[3] http://www.embryology.ch/anglais/dbefruchtung/akrosom02.html

http://www.nhs.uk/conditions/pregnancy-and-baby/pages/getting-pregnant.aspx

IVF Video Podcast. Patrick Steptoe FRCS, FRCOG – “Test Tube Baby – The First Birth”

Amazing video of the birth of Louise Brown in 1978, the First Test Tube baby!
Born at 5lb 12oz with a “good healthy cry.” The first of many IVF babies to be born.

louise brown

Louise Brown, at birth in 1978, and much more recently!

My DNA your egg

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Introduction to IVF

For most couples wanting to have a baby it is a decision thought through and within one year, 85% of these will have conceived naturally.  But what about those that can’t, the couples that spend years trying, the individuals that want to become single parents, or homosexual couples wanting to start a family?

baby-face

“Would IVF be the answer for us…?” A question that is becoming more frequently asked between couples in the UK.   With around 1 in 7 couples unable to conceive naturally, in vitro fertilisation is on the rise in the UK.  With many reasons for infertility ranging from low sperm count in men to endometriosis in women, scientists are finding new ways in which pregnancy can become possible where previously not.

The Beginnings of IVF

IVF has come on leaps and bounds since it was first introduced.  Although having a baby through IVF does not come easily to all.  Latest figures from 2009 show a 25.2% success rate (as measured by the Human Fertilisation & Embryology Authority, HFEA) of a woman giving birth to a live baby through use of her own eggs.  This is a figure that has remained steady in the last couple of years, with the number of multiple births on the decrease- great news for potential parents.

IVF has always been a controversial subject ever since the first ‘test tube baby’ was born in 1978, with those believing that this artificial procreation method is wrong, for reasons including religious and ethical grounds. Playing God is a major issue for many people, and if IVF is allowed, where will it end? The recent controversial 3 parent IVF technique, where with this leave the 3 parents on ethical and legal grounds? So many questions with so many people having varying opinions.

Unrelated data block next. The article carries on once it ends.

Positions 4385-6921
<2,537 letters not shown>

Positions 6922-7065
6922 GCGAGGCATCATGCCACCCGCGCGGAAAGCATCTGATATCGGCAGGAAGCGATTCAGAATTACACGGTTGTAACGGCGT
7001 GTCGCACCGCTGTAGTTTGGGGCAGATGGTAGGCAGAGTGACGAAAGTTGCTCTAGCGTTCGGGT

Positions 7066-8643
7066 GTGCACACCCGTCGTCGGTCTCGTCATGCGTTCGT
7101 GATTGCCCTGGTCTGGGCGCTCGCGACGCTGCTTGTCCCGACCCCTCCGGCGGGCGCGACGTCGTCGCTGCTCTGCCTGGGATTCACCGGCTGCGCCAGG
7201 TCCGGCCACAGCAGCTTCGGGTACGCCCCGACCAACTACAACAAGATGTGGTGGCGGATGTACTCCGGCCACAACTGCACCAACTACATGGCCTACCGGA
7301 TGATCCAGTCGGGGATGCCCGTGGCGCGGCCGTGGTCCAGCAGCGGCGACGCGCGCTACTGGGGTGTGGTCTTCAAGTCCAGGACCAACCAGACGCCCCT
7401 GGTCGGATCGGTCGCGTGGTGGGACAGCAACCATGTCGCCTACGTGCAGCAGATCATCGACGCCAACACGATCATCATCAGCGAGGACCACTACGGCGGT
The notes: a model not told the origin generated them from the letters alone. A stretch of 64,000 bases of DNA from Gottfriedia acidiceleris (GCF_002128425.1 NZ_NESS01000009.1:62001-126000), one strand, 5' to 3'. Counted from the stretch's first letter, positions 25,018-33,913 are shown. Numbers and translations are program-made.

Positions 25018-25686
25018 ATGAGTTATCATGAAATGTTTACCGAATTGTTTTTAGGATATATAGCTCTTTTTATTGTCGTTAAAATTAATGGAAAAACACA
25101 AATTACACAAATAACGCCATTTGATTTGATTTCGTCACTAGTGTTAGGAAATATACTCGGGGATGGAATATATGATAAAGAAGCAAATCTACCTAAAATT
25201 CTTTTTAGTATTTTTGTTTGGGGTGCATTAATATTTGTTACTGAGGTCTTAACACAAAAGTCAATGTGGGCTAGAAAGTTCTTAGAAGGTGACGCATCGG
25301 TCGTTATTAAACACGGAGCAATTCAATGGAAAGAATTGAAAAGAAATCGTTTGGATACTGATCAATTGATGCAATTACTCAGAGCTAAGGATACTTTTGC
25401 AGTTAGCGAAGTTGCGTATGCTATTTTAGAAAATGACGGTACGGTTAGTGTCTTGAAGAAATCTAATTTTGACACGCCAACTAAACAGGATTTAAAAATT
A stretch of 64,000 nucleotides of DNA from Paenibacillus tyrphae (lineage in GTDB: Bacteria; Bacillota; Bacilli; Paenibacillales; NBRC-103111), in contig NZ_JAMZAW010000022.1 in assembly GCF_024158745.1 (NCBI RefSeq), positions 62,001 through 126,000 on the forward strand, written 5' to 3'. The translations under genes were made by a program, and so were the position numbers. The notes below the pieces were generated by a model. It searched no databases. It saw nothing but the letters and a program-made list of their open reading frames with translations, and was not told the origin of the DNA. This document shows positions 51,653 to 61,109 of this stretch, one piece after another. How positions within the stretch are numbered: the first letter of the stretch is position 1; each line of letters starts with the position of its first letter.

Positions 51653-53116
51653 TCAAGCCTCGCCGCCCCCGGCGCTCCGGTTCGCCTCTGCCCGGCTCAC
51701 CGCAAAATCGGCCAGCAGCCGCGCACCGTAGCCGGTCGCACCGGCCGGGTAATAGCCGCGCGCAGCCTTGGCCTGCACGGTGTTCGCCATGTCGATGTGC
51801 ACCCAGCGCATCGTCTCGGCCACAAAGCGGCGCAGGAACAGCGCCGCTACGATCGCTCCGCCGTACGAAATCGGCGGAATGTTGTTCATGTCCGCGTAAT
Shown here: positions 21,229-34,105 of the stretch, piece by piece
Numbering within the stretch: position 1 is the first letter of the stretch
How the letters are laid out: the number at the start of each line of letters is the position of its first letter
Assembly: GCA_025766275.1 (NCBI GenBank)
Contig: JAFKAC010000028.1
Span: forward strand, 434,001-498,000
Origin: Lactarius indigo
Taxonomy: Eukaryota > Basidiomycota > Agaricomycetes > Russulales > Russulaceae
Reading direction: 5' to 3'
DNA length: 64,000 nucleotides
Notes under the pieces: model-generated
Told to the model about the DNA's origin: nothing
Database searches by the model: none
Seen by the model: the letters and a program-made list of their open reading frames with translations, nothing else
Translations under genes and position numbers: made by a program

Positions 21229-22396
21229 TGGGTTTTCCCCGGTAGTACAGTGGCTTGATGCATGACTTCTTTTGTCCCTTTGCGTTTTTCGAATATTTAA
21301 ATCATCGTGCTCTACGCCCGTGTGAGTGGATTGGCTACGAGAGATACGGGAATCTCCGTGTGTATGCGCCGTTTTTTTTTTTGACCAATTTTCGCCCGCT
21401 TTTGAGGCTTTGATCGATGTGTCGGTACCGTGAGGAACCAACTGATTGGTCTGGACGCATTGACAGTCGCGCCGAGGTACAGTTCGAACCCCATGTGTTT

Research and the method of IVF techniques are strictly regulated by many laws that have been in place from the 1980s when IVF was first introduced starting with the development of the Warnock Committee Inquiry, followed by many more including the Human Fertilisation and Embryology Act of 1990, which was amended in 2008.  These legislations are not the only ones present, with many other Bills and Acts in place to ensure the correct usage and storage of eggs, sperm and embryos.

The Human Fertilisation & Embryology Authority (HFEA)

The HFEA  is in place to ensure these regulations are adhered but also has advisory and monitoring roles as well as supplying information, making it easily accessible to all sectors, including patients, clinic staff, donors, as well as those conceived through donors.  The guidance and advice provided is an invaluable source of information for all alike.

With lots of legal aspects to think about, it must not be forgotten the true nature of IVF, to help infertile couples to conceive a baby.  There are several methods that can help achieve this and this blog will go through the steps from the IVF techniques and processes, the causes of infertility and other relevant areas of interest to do with IVF.  I hope you find this blog interesting, and I hope I enjoy writing it!  IVF has always been an area of my interest and is an ever growing area of science with very relevant topics that one day may affect my, or your life.

Enjoy!